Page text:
I am not really a stats guy, but minor analysis shows that these two factors are not related because of a missing data set. I recently asked two polls about driving distance and making birdies and I was not really surprised with the answers. It was straight on par with what I was thinking and as such does not expose any revelations that might help focus some players to concentrate their training efforts in one direction. Regardless, it is worth the discussion because individually, they are important topics.
First, driving distances:
I am not surprised that over 50% of golfers, who answered this poll, fall into the 201 to 250 yard average for driving distance. I think that most readers are generally avid players and thus mid a mid handicap index (10 to 15). I am lower handicap player and play to the upper end of this category (I hover around the 250 range). However, I can tell you from my experience that this stat does not directly equate to more birdies. As a matter a fact, at least for my game, hitting the ball longish off the tee offers other advantages, but being in play 80% of the time is more valuable for my game. Hence, hitting straight with my driver is as if not more important shooting lower golf scores.
Next is birdies:
My first mistake was asking a question that gather different birdie information. Something like: “On average, how many birdies do you shoot in a round?” However, even that question makes it difficult to correlate the two data sets. Personally, the most birdies I have shot in a row is three. I have had as many as four in a nine hole span, but three is my best ever. As a matter of fact, shooting two birdies in a row is a rare enough thing, let alone a larger number. For interest sake, I expect to shoot at least two birdies in 18 holes and that happens around 50% of the time…..maybe. 😉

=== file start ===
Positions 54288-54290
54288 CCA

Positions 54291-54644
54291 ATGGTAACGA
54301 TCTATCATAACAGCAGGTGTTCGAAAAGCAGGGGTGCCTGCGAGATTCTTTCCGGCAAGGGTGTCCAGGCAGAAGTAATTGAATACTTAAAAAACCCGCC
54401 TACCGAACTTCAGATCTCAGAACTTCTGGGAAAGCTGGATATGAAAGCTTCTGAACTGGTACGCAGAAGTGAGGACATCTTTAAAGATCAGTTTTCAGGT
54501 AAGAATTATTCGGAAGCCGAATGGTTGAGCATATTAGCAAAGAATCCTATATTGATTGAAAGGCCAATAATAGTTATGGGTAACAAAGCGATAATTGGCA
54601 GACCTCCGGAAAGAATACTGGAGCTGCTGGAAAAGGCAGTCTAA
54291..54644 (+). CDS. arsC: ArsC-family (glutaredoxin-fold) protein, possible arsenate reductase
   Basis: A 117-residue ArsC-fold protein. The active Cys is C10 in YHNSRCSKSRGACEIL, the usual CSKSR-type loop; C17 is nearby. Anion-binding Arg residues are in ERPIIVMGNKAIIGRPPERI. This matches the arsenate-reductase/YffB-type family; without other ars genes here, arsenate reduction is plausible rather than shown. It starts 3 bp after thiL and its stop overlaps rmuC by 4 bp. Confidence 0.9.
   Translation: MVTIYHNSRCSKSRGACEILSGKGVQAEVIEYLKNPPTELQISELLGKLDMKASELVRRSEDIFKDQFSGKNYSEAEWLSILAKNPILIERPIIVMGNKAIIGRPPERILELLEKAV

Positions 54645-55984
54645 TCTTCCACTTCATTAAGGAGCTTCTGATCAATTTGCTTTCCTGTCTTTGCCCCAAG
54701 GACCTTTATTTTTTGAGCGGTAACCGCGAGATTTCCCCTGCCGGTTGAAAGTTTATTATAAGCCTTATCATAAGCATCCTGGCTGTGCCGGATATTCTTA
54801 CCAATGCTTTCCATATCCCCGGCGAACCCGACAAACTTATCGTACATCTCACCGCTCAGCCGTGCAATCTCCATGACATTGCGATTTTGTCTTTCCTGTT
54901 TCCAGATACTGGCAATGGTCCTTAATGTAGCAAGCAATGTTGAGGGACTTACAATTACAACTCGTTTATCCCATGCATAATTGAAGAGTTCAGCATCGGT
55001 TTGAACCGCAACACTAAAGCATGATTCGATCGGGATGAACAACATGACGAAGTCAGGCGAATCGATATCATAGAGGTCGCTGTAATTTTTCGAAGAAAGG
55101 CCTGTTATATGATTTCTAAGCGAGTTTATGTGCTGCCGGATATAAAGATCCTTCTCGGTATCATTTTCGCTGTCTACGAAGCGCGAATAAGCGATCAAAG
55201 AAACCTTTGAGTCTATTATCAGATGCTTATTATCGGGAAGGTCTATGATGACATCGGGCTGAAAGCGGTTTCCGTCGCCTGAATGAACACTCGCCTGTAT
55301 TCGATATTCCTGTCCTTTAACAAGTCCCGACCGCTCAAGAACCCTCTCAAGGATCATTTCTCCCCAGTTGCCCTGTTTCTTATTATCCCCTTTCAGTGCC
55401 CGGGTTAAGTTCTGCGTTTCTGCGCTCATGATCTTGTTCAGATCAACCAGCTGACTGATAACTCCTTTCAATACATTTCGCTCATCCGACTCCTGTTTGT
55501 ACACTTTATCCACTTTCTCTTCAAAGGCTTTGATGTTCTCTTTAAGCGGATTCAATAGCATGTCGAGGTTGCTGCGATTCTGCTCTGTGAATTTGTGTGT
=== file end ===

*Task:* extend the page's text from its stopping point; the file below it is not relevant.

The missing data set is greens in regulation. Here is how all three of these skills tie together (at least in my mind). Hitting the ball longer off the tee allows for a short club used during approach shots. A short iron on approach shots offers a greater chance to hit the greens in regulation. The more greens in regulation, the great number of birdie opportunities. The more opportunities for birdie, the more birdies you will make. Whew! It is all one big intertwined mess of ‘if this, then that’.
Just a note, I played the Mattawa Golf And Ski Resort on Sunday. It was a wet, warm day and I had not hit a ball for three days. Since this course is close, I decided to give it go. Well, I scored my best round of the year. I hit every fairway and 61% of the greens in regulation. I had 30 putts with 4 bogeys and 3 birdies. The result was a one over 75. I attribute my great score to the combination of all three data sets, however 61% GIR was the most important.
Although my data does not really support my hypothesis for the day, I think we can agree that nothing is simple when it comes to applying statistical analysis to golf. There are so many factors, that on any given day I might shoot thee birdies in a row, but the probability that I will not is greater. Golf is a fun game and regardless of the stats, anything can happen on any given day.
I am a grateful golfer! See you on the links!